The Royal Commission will hold a public hearing in Mildura from Monday 29 July 2019 to Wednesday 31 July 2019. The public hearing will look at the needs of family, informal and unpaid carers for older Australians, with a focus on:
- the extent to which current aged care arrangements meet those needs
- how support services for carers could be improved
- respite care.
The Royal Commission will hear from a range of witnesses, including witnesses based in and around Mildura.
In particular, a number of carers of older Australians will give evidence about their experience. They will describe the challenge of living in a regional area and the obstacles to accessing support services and quality respite care. A local carer is expected to tell the Commission:
'When I first became Mum's carer, I feel like the role was thrown on me … There was a couple of times I nearly cracked with all the pressure, but I knew if I wasn't going to care for my Mum, then no one was.'
The Royal Commission will hear from carers and a panel of representatives of local aged care providers about the availability and quality of respite care, and how this impacts on carers and the people they care for.
The Commission will hear from two witnesses from the Victorian Committee for Aboriginal Aged Care and Disability, as well as two witnesses who are involved in the Mildura Carers Hub, which provides information and services to people in the locality.
A panel of three expert witnesses will discuss their research on the contribution of carers, and the challenges they may face. Dr Lyn Phillipson, a public health academic at the University of Wollongong will give evidence that:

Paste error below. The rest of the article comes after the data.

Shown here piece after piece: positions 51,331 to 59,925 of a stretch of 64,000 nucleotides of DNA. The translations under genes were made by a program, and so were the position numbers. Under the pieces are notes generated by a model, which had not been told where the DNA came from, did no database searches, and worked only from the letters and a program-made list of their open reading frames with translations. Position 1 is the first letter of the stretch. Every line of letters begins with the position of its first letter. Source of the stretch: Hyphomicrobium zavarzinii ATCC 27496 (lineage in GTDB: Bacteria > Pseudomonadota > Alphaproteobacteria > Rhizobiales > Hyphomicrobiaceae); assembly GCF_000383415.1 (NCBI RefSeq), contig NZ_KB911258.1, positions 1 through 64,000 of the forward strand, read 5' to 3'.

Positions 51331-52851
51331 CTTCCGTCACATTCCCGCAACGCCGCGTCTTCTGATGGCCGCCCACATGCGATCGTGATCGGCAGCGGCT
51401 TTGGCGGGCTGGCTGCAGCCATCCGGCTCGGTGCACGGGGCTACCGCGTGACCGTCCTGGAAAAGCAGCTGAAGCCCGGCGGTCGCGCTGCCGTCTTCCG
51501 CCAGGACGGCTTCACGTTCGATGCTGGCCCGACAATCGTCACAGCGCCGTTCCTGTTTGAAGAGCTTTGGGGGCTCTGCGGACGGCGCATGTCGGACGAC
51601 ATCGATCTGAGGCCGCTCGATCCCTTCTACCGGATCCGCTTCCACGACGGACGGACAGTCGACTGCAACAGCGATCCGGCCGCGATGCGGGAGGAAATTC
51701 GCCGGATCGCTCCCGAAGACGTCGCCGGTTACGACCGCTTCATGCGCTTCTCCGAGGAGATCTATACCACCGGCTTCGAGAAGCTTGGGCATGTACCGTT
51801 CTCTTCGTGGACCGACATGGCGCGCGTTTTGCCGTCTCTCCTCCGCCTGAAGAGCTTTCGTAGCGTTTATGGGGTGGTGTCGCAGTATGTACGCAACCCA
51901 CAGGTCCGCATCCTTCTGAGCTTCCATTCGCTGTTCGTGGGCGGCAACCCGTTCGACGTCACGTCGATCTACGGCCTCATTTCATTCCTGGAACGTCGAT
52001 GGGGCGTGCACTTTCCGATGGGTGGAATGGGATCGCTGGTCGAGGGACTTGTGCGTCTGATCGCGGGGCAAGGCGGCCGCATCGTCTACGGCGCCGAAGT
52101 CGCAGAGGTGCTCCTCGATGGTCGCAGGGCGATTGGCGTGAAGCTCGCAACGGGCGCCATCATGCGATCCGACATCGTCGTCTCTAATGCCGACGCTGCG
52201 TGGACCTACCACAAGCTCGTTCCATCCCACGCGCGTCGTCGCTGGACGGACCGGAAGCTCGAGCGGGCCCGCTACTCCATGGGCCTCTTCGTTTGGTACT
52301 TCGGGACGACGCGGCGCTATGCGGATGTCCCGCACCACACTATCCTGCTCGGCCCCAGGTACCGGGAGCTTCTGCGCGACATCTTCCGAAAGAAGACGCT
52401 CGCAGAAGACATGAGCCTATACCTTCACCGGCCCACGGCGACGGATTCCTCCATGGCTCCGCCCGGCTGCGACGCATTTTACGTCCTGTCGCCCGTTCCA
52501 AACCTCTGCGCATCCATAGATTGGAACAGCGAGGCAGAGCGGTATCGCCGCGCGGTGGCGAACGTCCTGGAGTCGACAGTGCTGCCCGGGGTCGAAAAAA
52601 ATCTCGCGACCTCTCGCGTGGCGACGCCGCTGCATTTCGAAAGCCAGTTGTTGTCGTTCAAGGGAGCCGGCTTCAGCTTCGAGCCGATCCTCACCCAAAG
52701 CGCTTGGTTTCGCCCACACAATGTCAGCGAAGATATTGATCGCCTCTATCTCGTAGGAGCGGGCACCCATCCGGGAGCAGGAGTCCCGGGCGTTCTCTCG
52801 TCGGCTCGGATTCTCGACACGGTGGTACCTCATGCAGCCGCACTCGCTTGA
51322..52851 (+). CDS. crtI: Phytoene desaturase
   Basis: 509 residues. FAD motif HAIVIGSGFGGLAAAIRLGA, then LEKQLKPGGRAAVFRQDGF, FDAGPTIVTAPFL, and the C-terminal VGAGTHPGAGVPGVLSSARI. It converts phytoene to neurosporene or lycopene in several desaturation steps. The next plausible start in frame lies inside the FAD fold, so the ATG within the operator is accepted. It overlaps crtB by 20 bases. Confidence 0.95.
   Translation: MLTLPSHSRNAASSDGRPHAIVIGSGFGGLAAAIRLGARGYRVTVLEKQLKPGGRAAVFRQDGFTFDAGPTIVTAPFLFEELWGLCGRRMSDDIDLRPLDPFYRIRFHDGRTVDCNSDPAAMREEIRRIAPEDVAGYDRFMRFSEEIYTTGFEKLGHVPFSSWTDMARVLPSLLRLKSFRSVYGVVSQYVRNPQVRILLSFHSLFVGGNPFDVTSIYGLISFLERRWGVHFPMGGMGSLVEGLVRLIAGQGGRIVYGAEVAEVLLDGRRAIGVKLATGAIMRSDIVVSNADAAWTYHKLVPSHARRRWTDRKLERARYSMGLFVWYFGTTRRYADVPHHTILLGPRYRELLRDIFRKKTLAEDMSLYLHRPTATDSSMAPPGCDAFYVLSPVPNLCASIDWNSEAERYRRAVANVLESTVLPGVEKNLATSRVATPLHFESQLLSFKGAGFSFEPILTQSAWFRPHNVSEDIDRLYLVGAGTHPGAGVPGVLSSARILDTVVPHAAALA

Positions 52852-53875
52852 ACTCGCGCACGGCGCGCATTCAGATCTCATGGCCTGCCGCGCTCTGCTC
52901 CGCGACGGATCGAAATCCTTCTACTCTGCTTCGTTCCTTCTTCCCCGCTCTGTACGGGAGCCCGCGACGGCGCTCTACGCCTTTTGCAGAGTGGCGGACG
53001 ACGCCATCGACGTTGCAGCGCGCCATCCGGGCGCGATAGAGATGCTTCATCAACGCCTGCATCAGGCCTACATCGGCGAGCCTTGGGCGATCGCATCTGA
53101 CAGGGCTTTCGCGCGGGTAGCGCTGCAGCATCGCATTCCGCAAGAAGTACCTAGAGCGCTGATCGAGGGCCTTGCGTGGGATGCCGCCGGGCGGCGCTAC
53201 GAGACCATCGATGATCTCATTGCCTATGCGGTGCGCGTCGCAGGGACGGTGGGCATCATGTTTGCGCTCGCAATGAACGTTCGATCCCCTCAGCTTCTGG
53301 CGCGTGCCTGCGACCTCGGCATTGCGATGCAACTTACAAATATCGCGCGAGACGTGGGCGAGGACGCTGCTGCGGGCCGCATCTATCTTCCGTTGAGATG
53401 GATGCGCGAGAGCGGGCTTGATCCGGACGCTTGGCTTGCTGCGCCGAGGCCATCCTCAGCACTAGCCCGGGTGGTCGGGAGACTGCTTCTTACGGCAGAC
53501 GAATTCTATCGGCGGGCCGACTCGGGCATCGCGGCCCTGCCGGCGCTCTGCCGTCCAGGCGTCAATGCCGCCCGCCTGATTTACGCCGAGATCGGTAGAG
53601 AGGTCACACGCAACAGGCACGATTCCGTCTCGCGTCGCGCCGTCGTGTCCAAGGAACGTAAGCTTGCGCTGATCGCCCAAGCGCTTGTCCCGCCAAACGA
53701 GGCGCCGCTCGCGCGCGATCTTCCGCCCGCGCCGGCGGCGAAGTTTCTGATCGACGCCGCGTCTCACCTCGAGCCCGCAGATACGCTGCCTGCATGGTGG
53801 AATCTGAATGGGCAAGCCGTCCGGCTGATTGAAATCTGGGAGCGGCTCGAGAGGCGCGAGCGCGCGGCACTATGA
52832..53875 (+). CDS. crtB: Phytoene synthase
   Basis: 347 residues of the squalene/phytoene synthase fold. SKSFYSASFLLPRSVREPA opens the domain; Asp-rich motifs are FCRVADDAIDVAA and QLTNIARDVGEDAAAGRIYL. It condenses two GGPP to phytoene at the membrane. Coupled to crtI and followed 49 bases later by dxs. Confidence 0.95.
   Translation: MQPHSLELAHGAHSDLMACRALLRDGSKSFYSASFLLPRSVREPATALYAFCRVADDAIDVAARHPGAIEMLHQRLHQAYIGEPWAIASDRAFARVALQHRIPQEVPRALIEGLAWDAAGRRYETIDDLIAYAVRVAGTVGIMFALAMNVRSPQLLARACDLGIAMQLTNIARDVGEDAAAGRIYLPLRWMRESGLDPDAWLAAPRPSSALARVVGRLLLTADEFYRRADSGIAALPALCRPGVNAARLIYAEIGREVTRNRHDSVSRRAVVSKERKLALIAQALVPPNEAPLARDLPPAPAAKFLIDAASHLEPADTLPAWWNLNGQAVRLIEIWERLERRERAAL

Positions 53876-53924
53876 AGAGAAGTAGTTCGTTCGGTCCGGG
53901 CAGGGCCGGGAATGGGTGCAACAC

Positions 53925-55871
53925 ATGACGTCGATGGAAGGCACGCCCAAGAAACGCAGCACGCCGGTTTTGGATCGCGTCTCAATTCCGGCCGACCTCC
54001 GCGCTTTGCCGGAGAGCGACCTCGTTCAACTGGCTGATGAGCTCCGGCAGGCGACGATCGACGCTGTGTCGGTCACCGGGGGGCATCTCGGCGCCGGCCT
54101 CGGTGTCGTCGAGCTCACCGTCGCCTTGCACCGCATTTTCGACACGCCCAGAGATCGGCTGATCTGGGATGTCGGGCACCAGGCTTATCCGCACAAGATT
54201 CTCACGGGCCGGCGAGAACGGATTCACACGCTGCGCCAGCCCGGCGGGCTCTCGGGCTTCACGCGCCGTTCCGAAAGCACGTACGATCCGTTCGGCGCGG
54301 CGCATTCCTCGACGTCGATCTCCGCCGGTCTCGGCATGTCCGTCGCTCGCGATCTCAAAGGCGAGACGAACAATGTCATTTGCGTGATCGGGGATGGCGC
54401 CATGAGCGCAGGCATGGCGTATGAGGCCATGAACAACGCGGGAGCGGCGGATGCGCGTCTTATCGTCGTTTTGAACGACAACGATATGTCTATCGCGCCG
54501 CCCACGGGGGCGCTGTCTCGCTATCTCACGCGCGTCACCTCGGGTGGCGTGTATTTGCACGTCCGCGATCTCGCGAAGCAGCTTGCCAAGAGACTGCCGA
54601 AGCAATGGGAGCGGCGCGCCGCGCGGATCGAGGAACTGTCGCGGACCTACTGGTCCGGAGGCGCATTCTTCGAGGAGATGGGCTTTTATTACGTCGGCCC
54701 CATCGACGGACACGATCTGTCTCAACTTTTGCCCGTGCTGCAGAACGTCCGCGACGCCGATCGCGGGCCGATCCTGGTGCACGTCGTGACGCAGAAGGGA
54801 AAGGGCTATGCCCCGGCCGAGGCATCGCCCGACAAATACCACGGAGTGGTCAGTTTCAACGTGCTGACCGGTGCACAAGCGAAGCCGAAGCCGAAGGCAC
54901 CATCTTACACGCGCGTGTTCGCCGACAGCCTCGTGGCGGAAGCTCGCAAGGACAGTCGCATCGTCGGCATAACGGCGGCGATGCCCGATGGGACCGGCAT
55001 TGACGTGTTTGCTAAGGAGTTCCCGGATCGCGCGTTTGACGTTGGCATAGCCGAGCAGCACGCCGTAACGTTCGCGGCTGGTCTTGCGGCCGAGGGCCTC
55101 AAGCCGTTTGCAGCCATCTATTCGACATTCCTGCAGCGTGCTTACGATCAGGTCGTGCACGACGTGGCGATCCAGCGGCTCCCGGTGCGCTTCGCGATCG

'Our most recent research with carers of people with dementia shows that new reforms appear to not be adequately responding to the needs of carers of people with dementia for respite information and support.'
The Royal Commission will also hear from Catherine Thompson, a Research Fellow at the Social Policy Research Centre at the University of New South Wales, who will also give evidence about the Centre's projects. A paper prepared by Ms Thompson and her colleagues states:
'Research suggests that the provision of unpaid care can have profound impacts on carers' participation in employment and education, on their incomes and retirement incomes, on their social relationships, and on their health and wellbeing.'
A woman who lives in regional New South Wales and who has cared for both her parents will tell the Commission: 'I found dealing with aged-care services overly complex, confusing and frustrating. There was not information sharing between departments or services that I could determine.'
The Royal Commission will also hear from representatives from the Australian Government about the ways in which respite care is structured and funded, and the support services offered to carers.
The Mildura Hearing will be held at Mildura Arts Centre and will and will begin at 10am on Monday 29 July 2019. For more information about the hearing consult the Hearings page on our website.
Proceedings can be viewed or listened to using the webcast on the Royal Commission website. Hearing transcripts will also be available at the end of each hearing day.
The Royal Commission today released Carers of Older Australians: Background Paper 6.
Published on 26 July 2019.